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Idaho(web)Idaho

by Emily Ruskovick

A stunning debut novel about love and forgiveness from O. Henry by Literary Prize winning author Emily Ruskovich.
Ann and Wade have carved out a life for themselves from a rugged landscape in northern Idaho, where they are bound together by more than love. With her husband’s memory fading, Ann attempts to piece together the truth of what happened to Wade’s first wife, Jenny, and to their daughters. The story is written in exquisite prose, told from multiple perspectives including those of Ann, Wade and his former wife Jenny. Gradually we learn of the mysterious and shocking act that fractured Wade and Jenny’s lives. The novel deals entirely with the love and compassion that brought Ann and Wade together, and with the memories that reverberate through the lives of every character in Idaho.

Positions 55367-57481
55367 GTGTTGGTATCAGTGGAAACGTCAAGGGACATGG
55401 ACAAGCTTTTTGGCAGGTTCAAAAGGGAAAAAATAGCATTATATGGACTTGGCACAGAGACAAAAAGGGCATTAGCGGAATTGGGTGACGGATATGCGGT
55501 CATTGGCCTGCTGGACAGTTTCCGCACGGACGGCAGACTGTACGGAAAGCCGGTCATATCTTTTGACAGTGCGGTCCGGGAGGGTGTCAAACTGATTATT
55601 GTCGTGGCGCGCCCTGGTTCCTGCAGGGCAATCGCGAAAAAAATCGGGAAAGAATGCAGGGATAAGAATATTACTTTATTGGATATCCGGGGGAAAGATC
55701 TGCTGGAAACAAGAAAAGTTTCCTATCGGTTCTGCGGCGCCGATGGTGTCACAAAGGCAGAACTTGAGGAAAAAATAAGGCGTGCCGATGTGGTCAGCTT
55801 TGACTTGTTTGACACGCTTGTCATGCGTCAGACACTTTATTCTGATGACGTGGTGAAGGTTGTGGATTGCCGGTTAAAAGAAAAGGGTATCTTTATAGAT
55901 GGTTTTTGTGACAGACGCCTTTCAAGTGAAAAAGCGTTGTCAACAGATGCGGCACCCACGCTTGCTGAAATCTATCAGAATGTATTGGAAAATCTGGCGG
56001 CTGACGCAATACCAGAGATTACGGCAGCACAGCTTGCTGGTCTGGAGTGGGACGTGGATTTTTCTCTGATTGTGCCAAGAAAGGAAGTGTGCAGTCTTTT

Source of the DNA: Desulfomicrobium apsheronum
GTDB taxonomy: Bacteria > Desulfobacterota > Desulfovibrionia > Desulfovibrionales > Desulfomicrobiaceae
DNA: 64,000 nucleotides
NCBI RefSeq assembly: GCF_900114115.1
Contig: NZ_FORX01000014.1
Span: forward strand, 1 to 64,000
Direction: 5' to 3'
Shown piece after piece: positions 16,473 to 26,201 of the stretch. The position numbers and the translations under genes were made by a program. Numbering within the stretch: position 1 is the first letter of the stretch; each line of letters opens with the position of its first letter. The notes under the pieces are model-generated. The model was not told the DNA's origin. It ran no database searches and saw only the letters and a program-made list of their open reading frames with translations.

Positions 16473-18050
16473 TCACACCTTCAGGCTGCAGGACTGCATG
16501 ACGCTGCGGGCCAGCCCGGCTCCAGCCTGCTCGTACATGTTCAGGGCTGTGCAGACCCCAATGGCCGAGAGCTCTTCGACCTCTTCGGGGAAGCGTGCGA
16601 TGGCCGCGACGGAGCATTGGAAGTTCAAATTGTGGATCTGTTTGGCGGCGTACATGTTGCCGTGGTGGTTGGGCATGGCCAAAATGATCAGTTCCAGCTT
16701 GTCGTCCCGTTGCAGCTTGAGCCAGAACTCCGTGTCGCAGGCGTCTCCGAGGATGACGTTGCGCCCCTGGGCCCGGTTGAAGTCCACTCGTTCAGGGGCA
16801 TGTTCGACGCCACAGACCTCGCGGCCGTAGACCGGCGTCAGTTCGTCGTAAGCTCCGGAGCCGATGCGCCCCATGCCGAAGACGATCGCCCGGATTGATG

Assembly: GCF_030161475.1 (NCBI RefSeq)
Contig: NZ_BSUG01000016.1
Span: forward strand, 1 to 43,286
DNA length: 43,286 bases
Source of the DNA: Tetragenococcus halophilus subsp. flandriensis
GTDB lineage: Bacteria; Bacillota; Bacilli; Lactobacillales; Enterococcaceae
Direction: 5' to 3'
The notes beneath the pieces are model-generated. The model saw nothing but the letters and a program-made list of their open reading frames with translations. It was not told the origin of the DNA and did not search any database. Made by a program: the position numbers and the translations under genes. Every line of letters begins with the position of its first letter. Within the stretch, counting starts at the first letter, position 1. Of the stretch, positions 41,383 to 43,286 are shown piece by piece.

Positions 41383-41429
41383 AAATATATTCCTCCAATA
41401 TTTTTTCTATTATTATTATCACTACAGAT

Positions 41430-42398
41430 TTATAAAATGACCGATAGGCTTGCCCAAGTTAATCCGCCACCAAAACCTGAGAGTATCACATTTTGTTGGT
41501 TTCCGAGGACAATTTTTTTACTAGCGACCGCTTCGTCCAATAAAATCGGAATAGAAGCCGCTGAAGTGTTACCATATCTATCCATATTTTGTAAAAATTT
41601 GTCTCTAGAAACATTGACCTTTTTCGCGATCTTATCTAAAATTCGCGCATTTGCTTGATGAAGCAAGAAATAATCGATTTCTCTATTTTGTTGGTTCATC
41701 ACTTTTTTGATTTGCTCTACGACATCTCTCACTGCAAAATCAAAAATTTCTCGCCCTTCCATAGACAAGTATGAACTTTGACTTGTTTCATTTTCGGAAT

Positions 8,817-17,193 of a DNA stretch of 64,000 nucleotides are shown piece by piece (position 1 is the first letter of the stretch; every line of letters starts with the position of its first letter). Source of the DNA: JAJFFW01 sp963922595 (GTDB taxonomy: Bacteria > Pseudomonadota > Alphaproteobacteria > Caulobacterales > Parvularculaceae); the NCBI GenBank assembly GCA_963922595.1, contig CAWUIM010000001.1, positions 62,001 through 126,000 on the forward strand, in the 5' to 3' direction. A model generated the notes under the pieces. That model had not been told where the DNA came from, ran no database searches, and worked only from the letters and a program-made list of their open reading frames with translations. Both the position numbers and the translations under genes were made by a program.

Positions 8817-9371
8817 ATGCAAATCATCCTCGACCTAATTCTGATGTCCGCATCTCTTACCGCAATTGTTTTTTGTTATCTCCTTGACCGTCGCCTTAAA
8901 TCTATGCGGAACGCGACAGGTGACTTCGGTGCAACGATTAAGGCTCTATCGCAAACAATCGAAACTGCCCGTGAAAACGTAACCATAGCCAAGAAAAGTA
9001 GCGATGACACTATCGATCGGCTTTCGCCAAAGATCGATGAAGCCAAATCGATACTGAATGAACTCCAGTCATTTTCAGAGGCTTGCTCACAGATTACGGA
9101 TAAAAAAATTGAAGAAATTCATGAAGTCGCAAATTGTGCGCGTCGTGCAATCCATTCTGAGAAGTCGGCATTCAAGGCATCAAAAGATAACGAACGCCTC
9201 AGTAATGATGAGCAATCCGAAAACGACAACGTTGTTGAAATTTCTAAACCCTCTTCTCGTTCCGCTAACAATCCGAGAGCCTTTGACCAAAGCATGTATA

FORMAT: Paperback | PRICE: $32.99

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underground(web)The Underground Railway

by Colson Whitehead

The Underground Railway is the winner of the 2017 Pulitzer Prize for Fiction.
In Colson Whitehead’s razor-sharp imagining of the antebellum South, the Underground Railroad has assumed the physical form of an underground rail system to transport slaves to freedom. Cora is a slave on a cotton plantation. Caesar a slave recently arrived from Virginia, tells her about the Underground Railroad, and together they take the perilous decision to escape to the North. At each stop, Cora encounters a different world recreating the unique terrors for black people in the pre-Civil War era. The Underground Railroad is at once the story of one woman’s ferocious will to escape the horrors of bondage and a powerful meditation on history

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Salt Creek(web)Salt Creek

by Lucy Treloar